"Do any of you who agree with her philosophy respond to it by saying "Yeah, it's true"—without evaluation, emotion, passion? Not if you are moral. A moral person (assuming he understands philosophy at all) greets the discovery of this kind of truth with admiration, awe, even love; he makes a heartfelt positive moral evaluation. He says: Objectivism is not only true, it is great! Why? Because of the volitional work a mind must have performed to reach for the first time so exalted a level of truth—and because of all the glorious effects such knowledge will have on man's life, all the possibilities of action it opens up for the future." [Bold Added]

I think, any person who agrees with the ideas of Ayn Rand, is an Objectivist, not a Randian or whatnot. He upholds the fundamental of the philosophy: objectivity. Objectivity denotes a certain kind of a relationship between concepts and reality; concepts are a result of a volitional
observation of existence by the human consciousness. Another Ayn Rand's seminal discovery is that any kind of cognition or fact amounts to an evaluation for man – carbon is good for man and the global warming agenda is anti-man. There can be no thought for thought's sake or "pure thought" without any value-judgments to draw. Even a pebble on the street is evaluated by man as harmless to man. One cannot value with without a process of evaluation. Yet, this is what everybody think of when they talk of a "spiritual" or an "intellectual" realm of a person. This is why they award the same status to Ayn Rand and Che Guevara. For them, ideas, concepts or theories are other-wordly "spiritual" matters which cannot be looked upon judged and evaluated in the cold light of reason. It does not matter whether the question is: is capitalism is a superior system, morally and politically, than communism. Most students just simply repeat what is taught in classrooms: they are two different schools and cannot be judged on a rigid standard of objectivity. Translation: it doesn't matter what kind of a thought process led to such an irrational idea and what kind of an effect such a philosophy will have on man's life.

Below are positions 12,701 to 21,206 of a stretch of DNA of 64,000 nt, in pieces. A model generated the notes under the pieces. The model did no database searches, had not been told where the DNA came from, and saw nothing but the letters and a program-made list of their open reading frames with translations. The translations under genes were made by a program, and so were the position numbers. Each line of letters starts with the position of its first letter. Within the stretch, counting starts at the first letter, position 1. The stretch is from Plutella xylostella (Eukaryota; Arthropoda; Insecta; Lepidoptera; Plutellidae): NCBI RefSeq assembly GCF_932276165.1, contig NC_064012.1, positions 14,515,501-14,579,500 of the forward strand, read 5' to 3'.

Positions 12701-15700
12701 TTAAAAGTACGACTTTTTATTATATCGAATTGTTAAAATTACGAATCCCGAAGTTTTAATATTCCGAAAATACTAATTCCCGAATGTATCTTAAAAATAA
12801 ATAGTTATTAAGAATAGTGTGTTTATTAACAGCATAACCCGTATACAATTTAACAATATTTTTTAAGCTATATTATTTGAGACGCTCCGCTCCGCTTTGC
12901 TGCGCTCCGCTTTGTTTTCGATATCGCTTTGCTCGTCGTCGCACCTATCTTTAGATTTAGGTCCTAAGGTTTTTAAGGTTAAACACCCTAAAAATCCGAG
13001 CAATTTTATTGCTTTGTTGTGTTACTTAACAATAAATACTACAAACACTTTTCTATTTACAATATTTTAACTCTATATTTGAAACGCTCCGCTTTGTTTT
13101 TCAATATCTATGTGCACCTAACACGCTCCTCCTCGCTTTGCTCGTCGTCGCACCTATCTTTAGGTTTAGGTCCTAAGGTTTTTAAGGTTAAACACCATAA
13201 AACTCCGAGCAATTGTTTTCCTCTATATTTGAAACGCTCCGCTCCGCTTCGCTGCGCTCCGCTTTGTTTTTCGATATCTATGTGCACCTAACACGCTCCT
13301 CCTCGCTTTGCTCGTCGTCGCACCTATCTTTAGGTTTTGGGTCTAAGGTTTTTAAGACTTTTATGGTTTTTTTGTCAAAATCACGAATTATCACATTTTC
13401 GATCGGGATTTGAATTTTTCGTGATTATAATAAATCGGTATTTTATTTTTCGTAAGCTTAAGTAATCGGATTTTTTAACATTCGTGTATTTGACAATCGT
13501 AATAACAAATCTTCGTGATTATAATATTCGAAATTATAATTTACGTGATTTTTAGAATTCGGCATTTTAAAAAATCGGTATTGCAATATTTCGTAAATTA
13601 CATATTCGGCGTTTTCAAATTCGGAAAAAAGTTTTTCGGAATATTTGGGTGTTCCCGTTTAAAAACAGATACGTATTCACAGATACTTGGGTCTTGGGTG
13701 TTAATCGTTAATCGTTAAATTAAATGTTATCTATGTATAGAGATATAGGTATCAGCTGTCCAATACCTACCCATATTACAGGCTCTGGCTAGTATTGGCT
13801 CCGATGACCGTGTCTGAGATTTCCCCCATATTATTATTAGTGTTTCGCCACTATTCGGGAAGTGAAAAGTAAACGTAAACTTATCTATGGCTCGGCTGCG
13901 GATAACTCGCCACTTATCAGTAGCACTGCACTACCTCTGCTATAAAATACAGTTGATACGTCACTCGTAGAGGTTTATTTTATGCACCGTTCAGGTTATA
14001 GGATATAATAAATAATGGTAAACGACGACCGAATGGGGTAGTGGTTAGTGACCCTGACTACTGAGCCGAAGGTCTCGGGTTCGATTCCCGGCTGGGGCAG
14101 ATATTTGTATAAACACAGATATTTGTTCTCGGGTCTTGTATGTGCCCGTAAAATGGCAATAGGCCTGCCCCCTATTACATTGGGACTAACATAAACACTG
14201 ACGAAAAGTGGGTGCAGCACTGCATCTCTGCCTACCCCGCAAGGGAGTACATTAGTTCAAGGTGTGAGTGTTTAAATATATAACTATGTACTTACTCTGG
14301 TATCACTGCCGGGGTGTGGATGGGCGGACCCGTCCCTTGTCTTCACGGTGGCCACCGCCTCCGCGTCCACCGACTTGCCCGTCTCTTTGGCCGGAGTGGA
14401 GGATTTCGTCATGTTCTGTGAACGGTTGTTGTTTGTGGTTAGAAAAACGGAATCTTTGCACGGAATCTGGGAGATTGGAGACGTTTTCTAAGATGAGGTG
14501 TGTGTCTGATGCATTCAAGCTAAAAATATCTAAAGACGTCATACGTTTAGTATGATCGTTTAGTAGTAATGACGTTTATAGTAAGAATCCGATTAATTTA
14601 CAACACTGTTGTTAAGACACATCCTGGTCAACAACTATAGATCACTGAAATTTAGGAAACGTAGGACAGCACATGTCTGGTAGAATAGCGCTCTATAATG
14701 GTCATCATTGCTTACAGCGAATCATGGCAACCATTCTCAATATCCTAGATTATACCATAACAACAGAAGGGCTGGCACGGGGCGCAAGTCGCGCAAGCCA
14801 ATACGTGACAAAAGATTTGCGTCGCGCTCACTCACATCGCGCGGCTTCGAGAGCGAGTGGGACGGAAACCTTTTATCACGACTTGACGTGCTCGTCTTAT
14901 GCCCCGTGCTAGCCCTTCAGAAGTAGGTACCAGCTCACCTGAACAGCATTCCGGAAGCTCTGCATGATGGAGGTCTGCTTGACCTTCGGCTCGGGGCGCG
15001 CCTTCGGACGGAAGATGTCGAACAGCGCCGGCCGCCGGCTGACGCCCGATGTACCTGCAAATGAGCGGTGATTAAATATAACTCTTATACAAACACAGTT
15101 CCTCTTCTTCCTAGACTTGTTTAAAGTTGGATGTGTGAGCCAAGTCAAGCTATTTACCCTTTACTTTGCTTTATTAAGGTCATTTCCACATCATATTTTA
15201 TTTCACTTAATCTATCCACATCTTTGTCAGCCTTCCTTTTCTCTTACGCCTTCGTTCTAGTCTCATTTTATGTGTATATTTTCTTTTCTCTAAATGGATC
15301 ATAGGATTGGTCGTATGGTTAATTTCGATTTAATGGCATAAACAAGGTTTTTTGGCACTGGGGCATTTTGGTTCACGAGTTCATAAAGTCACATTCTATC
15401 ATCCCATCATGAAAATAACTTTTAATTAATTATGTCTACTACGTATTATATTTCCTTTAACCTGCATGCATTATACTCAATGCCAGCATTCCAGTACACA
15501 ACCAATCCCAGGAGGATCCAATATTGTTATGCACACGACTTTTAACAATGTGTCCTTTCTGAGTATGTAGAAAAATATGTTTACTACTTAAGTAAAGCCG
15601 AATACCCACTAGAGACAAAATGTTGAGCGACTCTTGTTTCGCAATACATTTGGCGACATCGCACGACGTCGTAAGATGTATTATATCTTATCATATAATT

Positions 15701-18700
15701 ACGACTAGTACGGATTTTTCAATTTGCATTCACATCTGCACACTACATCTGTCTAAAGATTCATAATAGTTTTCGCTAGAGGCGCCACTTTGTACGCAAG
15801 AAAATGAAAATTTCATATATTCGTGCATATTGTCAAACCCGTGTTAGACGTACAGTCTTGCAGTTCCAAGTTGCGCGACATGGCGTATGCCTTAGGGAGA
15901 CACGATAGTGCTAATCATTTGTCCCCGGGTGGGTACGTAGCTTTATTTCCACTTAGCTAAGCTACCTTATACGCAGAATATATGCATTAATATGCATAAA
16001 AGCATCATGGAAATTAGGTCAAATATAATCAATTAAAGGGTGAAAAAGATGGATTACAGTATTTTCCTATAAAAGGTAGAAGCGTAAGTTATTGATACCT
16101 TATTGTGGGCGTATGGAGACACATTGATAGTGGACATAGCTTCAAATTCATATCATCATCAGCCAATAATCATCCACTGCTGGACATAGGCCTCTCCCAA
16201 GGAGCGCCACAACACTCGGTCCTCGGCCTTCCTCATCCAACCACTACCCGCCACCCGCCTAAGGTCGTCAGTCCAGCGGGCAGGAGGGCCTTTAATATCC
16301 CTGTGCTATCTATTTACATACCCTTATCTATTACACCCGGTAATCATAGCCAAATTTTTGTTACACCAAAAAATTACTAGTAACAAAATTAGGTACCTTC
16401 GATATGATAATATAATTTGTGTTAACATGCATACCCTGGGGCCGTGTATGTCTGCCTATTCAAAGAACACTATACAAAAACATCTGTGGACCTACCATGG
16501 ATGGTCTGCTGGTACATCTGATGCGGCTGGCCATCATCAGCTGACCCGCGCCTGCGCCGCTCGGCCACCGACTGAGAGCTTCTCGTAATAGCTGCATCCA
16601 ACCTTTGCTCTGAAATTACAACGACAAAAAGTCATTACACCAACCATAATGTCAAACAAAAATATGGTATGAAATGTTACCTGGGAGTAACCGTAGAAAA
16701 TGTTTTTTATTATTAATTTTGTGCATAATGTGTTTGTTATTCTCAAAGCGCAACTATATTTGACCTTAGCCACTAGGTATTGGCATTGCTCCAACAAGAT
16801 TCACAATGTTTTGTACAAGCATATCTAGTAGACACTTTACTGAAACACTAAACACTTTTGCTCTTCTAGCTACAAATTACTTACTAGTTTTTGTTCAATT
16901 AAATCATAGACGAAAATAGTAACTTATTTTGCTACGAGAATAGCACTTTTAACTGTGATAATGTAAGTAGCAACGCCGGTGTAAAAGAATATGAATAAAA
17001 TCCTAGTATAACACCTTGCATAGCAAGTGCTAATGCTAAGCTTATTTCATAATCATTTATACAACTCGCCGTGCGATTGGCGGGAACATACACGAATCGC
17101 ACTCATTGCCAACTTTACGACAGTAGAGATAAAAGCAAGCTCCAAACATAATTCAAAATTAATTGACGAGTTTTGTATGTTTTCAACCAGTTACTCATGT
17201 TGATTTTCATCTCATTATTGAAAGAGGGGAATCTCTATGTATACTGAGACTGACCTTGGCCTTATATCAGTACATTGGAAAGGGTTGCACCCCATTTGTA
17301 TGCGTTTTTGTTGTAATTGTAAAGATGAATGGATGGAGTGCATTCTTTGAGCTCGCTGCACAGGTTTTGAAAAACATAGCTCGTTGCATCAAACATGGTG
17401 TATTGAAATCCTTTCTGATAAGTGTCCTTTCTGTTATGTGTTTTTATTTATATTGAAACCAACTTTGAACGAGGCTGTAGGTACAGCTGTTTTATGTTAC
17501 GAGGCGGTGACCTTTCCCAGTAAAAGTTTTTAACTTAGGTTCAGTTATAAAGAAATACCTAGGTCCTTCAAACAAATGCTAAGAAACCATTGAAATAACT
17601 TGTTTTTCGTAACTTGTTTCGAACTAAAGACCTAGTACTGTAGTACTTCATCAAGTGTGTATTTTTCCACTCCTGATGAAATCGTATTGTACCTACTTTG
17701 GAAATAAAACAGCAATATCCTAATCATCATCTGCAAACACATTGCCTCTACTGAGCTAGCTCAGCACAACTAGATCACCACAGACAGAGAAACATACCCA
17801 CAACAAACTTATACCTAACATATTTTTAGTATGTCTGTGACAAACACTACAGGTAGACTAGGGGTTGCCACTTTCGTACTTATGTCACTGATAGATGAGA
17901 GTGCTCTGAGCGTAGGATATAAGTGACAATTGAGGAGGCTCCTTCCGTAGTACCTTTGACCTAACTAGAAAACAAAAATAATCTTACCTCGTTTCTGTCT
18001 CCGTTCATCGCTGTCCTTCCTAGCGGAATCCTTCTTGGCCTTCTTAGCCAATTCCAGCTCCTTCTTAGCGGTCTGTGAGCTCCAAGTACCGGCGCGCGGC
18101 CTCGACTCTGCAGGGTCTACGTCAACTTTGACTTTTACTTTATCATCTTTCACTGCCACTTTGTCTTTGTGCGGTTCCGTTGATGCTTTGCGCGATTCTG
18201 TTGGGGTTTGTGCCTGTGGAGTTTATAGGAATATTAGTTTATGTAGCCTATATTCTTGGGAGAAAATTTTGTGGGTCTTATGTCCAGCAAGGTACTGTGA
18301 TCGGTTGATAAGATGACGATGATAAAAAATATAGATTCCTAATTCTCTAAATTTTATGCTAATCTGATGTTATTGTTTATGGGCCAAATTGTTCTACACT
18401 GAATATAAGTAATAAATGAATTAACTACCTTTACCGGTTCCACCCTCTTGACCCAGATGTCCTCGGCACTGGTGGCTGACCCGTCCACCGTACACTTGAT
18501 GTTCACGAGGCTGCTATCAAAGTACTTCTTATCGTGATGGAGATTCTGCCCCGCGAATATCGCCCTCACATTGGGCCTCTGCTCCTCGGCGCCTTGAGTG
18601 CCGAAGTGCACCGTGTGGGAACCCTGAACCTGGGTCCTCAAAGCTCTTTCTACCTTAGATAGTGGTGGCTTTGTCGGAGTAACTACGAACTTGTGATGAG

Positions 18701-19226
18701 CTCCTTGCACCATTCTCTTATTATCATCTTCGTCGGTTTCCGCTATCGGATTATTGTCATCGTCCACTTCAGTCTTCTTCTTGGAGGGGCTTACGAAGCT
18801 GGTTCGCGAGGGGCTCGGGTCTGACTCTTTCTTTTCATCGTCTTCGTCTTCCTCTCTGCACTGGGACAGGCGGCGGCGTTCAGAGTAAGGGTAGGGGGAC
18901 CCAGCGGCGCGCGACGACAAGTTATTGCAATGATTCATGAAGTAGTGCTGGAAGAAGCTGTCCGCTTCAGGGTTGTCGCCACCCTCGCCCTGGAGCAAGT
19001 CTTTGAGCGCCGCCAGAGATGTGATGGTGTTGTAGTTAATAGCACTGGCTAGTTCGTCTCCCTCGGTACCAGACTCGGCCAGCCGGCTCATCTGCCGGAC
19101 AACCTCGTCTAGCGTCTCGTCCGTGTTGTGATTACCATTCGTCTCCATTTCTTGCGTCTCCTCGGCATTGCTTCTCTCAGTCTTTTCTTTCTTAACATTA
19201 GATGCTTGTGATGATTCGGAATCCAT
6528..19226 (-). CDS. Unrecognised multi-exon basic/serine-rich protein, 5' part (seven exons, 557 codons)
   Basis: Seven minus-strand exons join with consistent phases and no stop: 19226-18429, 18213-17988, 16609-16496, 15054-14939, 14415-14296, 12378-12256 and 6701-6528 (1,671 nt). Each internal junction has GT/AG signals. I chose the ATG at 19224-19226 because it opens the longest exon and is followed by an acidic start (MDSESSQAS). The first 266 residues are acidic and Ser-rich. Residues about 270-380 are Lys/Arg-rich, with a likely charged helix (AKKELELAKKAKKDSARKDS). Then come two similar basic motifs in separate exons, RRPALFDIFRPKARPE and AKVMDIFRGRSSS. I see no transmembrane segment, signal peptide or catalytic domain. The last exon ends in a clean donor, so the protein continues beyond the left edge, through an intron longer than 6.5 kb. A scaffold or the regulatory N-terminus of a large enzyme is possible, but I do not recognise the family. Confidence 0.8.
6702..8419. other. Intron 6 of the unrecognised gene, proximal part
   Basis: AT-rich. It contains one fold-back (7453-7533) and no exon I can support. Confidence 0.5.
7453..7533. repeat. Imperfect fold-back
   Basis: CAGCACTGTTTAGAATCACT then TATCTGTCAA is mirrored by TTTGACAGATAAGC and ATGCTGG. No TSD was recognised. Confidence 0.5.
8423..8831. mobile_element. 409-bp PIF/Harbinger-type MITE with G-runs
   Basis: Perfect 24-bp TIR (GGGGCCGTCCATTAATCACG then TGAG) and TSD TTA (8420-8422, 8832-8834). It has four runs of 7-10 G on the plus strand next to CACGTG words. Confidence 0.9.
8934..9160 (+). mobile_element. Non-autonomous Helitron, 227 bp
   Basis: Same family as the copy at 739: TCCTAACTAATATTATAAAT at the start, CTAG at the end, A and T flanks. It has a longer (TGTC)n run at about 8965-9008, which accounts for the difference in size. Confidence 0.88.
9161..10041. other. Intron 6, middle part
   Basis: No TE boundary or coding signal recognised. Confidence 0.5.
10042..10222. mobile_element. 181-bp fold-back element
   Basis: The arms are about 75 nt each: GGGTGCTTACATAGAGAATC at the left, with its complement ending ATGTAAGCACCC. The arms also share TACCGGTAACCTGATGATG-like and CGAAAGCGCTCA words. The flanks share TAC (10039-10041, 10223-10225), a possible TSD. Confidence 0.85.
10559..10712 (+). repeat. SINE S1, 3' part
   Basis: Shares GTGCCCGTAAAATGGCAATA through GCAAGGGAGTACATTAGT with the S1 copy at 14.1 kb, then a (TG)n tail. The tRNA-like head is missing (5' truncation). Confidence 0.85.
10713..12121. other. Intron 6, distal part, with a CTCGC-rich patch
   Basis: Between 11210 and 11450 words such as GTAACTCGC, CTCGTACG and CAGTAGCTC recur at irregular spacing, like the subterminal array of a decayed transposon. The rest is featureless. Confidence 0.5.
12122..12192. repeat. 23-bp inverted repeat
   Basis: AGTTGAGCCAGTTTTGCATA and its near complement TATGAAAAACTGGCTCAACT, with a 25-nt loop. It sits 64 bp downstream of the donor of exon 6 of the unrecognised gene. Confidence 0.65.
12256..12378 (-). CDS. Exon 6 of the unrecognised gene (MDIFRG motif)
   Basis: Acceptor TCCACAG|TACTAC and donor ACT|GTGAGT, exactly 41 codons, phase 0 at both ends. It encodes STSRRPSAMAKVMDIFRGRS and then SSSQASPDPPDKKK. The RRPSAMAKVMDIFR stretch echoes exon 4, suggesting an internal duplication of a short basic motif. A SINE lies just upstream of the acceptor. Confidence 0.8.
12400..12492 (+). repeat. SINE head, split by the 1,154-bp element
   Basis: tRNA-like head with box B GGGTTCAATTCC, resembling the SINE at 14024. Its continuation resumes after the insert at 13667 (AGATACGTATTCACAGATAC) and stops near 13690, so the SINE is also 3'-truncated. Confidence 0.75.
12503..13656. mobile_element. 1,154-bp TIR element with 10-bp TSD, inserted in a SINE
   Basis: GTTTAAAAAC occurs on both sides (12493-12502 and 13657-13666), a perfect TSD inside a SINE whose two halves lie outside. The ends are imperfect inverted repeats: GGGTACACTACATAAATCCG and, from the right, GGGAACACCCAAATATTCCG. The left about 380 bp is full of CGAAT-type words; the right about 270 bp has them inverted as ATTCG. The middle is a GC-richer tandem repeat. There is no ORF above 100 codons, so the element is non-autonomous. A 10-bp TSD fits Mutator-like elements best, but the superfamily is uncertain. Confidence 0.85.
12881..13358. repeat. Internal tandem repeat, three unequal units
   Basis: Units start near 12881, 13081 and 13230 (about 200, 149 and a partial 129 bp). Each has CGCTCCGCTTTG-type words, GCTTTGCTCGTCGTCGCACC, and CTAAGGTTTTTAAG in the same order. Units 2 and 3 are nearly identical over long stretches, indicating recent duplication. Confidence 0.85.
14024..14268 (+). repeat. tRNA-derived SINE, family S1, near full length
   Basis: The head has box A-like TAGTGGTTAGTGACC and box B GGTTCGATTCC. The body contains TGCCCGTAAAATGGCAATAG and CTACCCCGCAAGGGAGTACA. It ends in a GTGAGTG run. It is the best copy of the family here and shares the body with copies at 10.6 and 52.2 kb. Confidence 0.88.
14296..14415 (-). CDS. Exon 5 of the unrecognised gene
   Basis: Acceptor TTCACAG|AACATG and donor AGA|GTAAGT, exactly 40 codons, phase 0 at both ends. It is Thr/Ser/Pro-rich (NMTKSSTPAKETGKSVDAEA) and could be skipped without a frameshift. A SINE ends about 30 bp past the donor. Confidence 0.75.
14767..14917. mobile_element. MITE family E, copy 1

Judging any Objectivist merely to be "a follower of Ayn Rand" misses the whole point about an objectivist; an objectivist is a person who seeks to advance his life, spiritually and materially, knowing fully well that any good (the rational) can only be achieved by the means of reason and not by means of evasion. "The most eloquent badge of the authentic Objectivist who does understand Ayn Rand's philosophy," Peikoff writes in the same essay,